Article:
The ML's exhibits include tactile displays for developmentally disabled and blind visitors. The building's setting itself is conducive to interpreting atmospheric science, since visitors can look out the windows for a fantastic view of the dynamic meteorological laboratory in the sky above the Flatirons. Or they can stroll outside to observe the geology and ecology of the mountains.

Rene says that one strength of the public visitor program is the way that the tour guides make an effort to customize tours for visitors. "We can make visits appropriate for different groups," she says. "It's a lot more work than just giving standard content tours, but we have such exceptional resources to work with." Customized visits might include information on specific research topics, interviews with scientists, presentations in SCD's Visualization Lab, architectural tours, and visits to other NCAR sites when appropriate. The fact that all the tour guides have expertise in different and complementary areas helps, Rene adds.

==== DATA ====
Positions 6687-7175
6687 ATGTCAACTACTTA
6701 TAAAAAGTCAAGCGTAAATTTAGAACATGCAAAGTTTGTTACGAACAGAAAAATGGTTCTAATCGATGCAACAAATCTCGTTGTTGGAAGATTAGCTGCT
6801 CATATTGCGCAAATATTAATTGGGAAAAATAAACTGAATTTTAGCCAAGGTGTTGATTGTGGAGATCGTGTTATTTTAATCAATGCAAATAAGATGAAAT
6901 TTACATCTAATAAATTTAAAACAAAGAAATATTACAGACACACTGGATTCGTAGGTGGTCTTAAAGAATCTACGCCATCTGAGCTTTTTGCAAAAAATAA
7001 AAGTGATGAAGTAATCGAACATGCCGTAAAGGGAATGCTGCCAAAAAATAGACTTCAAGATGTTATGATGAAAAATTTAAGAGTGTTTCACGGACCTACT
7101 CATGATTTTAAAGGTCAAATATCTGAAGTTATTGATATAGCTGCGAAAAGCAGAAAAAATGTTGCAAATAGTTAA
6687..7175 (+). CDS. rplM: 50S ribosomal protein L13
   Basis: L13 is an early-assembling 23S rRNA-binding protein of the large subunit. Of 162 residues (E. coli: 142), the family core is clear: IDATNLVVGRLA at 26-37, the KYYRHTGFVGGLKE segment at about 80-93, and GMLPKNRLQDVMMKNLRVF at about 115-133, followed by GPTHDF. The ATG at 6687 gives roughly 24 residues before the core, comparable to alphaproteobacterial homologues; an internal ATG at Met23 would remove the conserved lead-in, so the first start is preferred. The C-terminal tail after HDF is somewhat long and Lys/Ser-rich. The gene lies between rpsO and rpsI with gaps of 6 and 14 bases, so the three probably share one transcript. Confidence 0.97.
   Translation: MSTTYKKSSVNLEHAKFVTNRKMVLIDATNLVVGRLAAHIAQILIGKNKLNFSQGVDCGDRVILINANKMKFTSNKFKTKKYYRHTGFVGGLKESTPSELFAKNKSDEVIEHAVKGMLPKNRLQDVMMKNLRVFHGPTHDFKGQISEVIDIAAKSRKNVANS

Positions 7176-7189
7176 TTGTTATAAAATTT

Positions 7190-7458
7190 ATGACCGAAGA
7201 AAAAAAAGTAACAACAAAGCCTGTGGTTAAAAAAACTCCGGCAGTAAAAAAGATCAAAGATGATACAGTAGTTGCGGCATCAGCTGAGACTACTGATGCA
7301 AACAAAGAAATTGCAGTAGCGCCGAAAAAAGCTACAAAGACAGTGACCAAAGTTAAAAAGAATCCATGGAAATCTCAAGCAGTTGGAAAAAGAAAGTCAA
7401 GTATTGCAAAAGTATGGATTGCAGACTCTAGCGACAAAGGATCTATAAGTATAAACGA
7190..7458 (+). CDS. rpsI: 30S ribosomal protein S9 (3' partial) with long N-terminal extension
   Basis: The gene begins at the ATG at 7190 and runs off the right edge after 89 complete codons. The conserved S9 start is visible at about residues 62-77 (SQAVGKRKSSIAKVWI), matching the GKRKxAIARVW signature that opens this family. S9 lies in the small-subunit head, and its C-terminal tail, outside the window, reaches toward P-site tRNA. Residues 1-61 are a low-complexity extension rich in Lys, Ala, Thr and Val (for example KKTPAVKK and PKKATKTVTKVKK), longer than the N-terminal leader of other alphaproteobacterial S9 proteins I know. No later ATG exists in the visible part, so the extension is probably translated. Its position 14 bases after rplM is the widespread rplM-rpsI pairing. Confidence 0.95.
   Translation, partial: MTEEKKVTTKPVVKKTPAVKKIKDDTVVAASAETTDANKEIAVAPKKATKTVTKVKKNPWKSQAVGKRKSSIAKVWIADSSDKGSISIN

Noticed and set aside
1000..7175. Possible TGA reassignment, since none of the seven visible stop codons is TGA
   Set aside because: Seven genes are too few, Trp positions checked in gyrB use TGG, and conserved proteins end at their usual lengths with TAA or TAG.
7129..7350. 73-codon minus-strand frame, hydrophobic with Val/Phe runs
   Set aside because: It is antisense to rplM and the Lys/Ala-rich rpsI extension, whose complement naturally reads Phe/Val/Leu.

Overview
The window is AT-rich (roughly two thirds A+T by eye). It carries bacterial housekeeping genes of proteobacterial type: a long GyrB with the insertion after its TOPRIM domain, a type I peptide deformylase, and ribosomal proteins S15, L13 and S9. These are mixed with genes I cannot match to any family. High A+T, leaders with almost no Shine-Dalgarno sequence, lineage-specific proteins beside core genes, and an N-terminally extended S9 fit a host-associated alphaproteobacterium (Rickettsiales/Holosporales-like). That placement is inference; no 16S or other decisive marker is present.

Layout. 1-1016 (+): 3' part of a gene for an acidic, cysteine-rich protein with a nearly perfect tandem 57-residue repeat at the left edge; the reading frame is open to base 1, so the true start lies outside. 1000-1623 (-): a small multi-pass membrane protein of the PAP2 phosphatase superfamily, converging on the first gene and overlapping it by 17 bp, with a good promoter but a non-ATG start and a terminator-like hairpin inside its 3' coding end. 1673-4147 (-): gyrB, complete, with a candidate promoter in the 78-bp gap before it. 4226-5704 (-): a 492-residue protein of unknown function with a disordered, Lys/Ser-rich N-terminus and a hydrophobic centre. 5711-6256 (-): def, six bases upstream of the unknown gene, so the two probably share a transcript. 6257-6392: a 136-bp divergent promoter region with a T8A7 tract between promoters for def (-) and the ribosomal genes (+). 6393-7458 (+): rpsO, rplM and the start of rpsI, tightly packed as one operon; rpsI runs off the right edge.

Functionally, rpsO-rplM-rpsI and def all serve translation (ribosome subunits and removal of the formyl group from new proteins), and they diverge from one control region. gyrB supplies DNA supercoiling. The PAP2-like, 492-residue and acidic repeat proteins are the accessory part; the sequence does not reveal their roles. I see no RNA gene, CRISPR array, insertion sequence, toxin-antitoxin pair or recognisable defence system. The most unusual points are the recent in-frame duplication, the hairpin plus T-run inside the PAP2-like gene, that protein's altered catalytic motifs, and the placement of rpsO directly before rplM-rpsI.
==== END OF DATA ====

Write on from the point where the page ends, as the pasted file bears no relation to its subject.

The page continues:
Thorny issues

One of the biggest challenges for tour guides is interacting with visitors who come on tours with agendas and preconceived notions, often regarding climate change, ozone depletion, or Earth's origins.

"I try to build my presentation based on what the scientific community knows so that it has veracity," Richard says. "I try to tell them what the evidence is, but it's up to them whether to accept it."

Tim says that it can be hard to diffuse conflict when people on tours have certain points of view and want to be heard. "You have to make your point, recognize their position, and explain that these are scientific truths as we know them," Tim says, adding that it's helpful at times to point out that NCAR does not make public policy decisions.

Teri says that more people have been confronting her about intelligent design and creationism in reference to Earth's age and past climate change. "We want people's experiences to be positive and we don't want to debate," she says. "But it's the nature of science that we're here to talk about and that has to be based on evidence."

• by Nicole Gordon


Also in this issue...

UCAR family-friendly benefits rank at the top

New leadership for EOL

2005 Up-the-Hill Races

Random Profile: Vickie Johnson

NCAR's public face: Mesa Lab tour guides

Short Takes

Construction begins on CG-FL bike path

Delphi Questions

Hurricane Katrina Challenge

Just One Look